Ancient Monuments

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Birchfield Farm moated site and associated fishponds and leats

A Scheduled Monument in Great Barford, Bedford

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Latitude: 52.1734 / 52°10'24"N

Longitude: -0.3621 / 0°21'43"W

OS Eastings: 512103.706375

OS Northings: 254061.140911

OS Grid: TL121540

Mapcode National: GBR H31.R8D

Mapcode Global: VHFQ3.NMYQ

Entry Name: Birchfield Farm moated site and associated fishponds and leats

Scheduled Date: 13 December 1978

Last Amended: 8 March 1991

Source: Historic England

Source ID: 1010864

English Heritage Legacy ID: 11532

County: Bedford

Civil Parish: Great Barford

Traditional County: Bedfordshire

Lieutenancy Area (Ceremonial County): Bedfordshire

Church of England Parish: Great Barford

Church of England Diocese: St.Albans


The monument includes the remains of a Medieval moated enclosure and its
associated ponds and leats. The moated enclosure is rectangular in shape
with maximum dimensions of 100m by 85m inclusive of the 14m wide
surrounding moat. A small stream connects with the north-west angle of
the moat via a short inflow channel. Upstanding remains within the
moated enclosure include a low internal bank around the edge of the
island, a water-filled pond in the south-west corner and a rectangular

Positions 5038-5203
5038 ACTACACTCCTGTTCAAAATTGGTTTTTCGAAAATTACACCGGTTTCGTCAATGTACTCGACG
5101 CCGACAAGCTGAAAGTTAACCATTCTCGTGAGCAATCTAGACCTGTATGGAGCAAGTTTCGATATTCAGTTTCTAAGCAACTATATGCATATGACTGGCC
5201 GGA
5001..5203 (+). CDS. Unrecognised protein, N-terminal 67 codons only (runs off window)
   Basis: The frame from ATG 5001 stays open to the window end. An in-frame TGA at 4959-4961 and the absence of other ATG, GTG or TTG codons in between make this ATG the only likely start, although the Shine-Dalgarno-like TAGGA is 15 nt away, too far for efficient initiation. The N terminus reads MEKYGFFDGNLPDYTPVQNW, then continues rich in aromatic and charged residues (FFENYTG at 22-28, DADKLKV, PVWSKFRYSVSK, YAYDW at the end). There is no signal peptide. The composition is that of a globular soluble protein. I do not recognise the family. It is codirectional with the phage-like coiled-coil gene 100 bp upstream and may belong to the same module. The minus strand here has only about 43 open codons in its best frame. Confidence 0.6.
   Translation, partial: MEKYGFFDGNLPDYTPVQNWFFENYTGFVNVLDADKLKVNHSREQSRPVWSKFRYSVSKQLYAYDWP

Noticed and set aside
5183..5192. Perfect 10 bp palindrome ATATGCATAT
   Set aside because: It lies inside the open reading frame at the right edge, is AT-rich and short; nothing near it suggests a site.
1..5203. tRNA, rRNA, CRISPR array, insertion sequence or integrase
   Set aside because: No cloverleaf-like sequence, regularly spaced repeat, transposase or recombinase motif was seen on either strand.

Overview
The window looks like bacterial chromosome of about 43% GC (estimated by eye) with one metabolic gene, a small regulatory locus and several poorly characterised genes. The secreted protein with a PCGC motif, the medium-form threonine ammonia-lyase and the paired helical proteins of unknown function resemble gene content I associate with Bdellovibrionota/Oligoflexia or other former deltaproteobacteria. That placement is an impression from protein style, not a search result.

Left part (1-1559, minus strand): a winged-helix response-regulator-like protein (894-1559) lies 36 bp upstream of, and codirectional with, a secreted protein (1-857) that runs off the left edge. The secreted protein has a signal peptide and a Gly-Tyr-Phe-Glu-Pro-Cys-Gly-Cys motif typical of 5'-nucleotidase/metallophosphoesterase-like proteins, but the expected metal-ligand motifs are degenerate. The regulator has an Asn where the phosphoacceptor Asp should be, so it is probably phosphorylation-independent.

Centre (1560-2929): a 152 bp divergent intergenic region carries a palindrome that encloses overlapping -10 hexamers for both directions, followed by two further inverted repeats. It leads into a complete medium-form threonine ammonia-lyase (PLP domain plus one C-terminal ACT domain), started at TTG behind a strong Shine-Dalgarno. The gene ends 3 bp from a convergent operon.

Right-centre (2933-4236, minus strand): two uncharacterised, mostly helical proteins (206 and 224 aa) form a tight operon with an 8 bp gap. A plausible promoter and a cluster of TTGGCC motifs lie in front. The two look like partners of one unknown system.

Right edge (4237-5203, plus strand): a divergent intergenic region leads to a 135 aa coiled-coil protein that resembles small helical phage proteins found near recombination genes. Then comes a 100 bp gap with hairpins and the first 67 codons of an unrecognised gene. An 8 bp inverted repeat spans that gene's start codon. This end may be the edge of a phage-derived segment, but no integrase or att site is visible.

platform on the south side of the island. The platform is interpreted as
the site of the original 12th century manorial building. Immediately to
the east of the moat are the remains of two ponds and their associated
supply and outflow channels. The ponds are believed to have been
constructed as fishponds to supply the manor with a convenient source of
food. A series of slight cultivation earthworks not included in the
scheduling can be seen in the field to the west.

The site of the monument is shown on the attached map extract.
It includes a 2 metre boundary around the archaeological features,
considered to be essential for the monument's support and preservation.

Source: Historic England

Reasons for Scheduling

Around 6,000 moated sites are known in England. They consist of wide ditches,
often or seasonally water-filled, partly or completely enclosing one or more
islands of dry ground on which stood domestic or religious buildings. In some
cases the islands were used for horticulture. The majority of moated sites
served as prestigious aristocratic and seigneurial residences with the
provision of a moat intended as a status symbol rather than a practical
military defence. The peak period during which moated sites were built was
between about 1250 and 1350 and by far the greatest concentration lies in
central and eastern parts of England. However, moated sites were built
throughout the medieval period, are widely scattered throughout England and
exhibit a high level of diversity in their forms and sizes. They form a
significant class of medieval monument and are important for the understanding
of the distribution of wealth and status in the countryside. Many examples
provide conditions favourable to the survival of organic remains.

Birchfield Farm moated enclosure survives in fine condition and displays
a diversity of features. The significance of the site is enhanced by the
presence of well-preserved leats and ponds indicating carefully
controlled water management strategies linked with the function of the

Source: Historic England


Annotated map NAR records, (BHRS), (1964)
BHS survey, (1971)
NAR Record (1971), (1971)
Newnan Priory cartulery, (VCH III), (1912)

Source: Historic England

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